Devil's Advocate 

Borrowing From Your 401(k)

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This is a Devil's Advocate post.

One of the oft-discussed cardinal sins in personal finance is to borrow from your 401(k), 403(b), or other eligible retirement accounts. The reasons against borrowing are obvious – those assets are for you to consume in retirement, not right now. By borrowing those funds, they can’t grow with the market tax free and you lose one of the great vehicles for retirement planning.

Not everyone can borrow from their 401(k) or 403(b), the plan administrator has to permit it, but this Devil’s Advocate post will discuss reasons why this may make sense for the limited number of employees who can borrow from their 401(k) plan.

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The Smartest 401(k) Book You’ll Ever Read by Daniel Solin

The Smartest 401(k) Book You'll Ever Read by Daniel SolinThe main point of Daniel Solin’s The Smartest 401(k) Book You’ll Ever Read is that your 401(k), or 403(b) or 457(b), and it’s employer match may not be a no-brainer investment because it could be filled with funds that fat on fees and poor on investment selections. His answer? It’s to model the Thrift Savings Plan, the retirement plan available to government employees that consists entirely of low-cost index funds (the expense ratio is around 0.03%), and use low cost index funds for your retirement options. Look inside your mutual fund options to find the ones that most closely model index funds and go with them.

I think The Smartest 401(k) Book You’ll Ever Read by Daniel Solin does a very good job of opening your eyes to the fee-ladened landscape of retirement investing. He takes specific aim at 401(k) because those “captive audience” type programs are more deceitful than you can imagine. Many companies use plan administrators that offer 401(k) plans for free because they know they can make a killing on the back end with expensive fund choices. If they really had the employee’s interests in mind, then they’d simply offer cheap index funds. In fact, some companies actually pay kickbacks to company HR departments to use them. The plan administrators pay companies for the opportunity to offer their fee fattened funds! It’s pretty ridiculous.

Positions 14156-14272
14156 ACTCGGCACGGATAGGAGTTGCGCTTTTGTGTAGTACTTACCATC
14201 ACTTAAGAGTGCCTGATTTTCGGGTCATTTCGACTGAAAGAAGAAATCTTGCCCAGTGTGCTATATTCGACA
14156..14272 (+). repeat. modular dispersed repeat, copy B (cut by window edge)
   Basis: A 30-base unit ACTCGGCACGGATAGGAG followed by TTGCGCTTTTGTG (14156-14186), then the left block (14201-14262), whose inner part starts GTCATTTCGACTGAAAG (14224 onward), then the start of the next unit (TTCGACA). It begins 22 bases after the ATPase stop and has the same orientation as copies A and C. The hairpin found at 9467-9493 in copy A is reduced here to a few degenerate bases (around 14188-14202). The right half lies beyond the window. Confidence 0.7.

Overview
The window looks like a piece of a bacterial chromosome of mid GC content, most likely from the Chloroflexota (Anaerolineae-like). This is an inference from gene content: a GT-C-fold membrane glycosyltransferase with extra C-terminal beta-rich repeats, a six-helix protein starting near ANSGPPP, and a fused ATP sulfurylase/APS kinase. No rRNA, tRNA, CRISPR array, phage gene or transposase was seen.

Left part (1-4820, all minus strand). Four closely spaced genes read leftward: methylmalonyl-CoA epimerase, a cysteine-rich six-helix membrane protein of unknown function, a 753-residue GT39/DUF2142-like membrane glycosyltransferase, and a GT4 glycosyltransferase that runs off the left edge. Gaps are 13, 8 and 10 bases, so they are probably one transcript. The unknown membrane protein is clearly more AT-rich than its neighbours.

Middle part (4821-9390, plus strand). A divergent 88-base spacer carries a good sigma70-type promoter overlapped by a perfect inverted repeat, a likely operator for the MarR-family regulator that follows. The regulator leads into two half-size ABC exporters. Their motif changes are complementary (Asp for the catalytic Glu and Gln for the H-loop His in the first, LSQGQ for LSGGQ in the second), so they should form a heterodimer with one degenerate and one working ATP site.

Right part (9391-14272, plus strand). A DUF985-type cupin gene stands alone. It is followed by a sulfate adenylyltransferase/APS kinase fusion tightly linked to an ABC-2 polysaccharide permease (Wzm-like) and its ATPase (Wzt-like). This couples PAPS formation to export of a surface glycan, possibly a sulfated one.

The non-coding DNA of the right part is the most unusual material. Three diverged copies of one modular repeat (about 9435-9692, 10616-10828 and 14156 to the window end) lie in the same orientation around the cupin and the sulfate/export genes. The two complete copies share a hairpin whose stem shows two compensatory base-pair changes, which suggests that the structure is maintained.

Unfortunately, this means that if you mainly invest in low cost index funds, you won’t get much value out of the first few sections of the book (it could spur you to rollover your 401(k) when the time comes!). The book continues to talk about other retirement investments such as IRAs, both Traditional and Roth, and annuities.

One characteristic I like about the book is that the chapters are short. Many are under three or four pages long, which is exactly how long it should take to explain many of the fundamentals about investing. For example, Chapter 14 is called Simple Investing Is Smart Investing is about three pages long and explains why a simple allocation of basic mutual and index funds will be sufficient for most. Chapter 22 is called “Why Fifteen Is Your Magic Number” and uses three pages to explain why you need to save 15% of your income if you want to expect to have a successful retirement. That, coupled with a applicable quote (usually from some important successful investor such as John Bogle), makes this book an easy read. There aren’t large chapters to digest, there aren’t huge concepts to wrap your head around, this book makes everything nice and simple.

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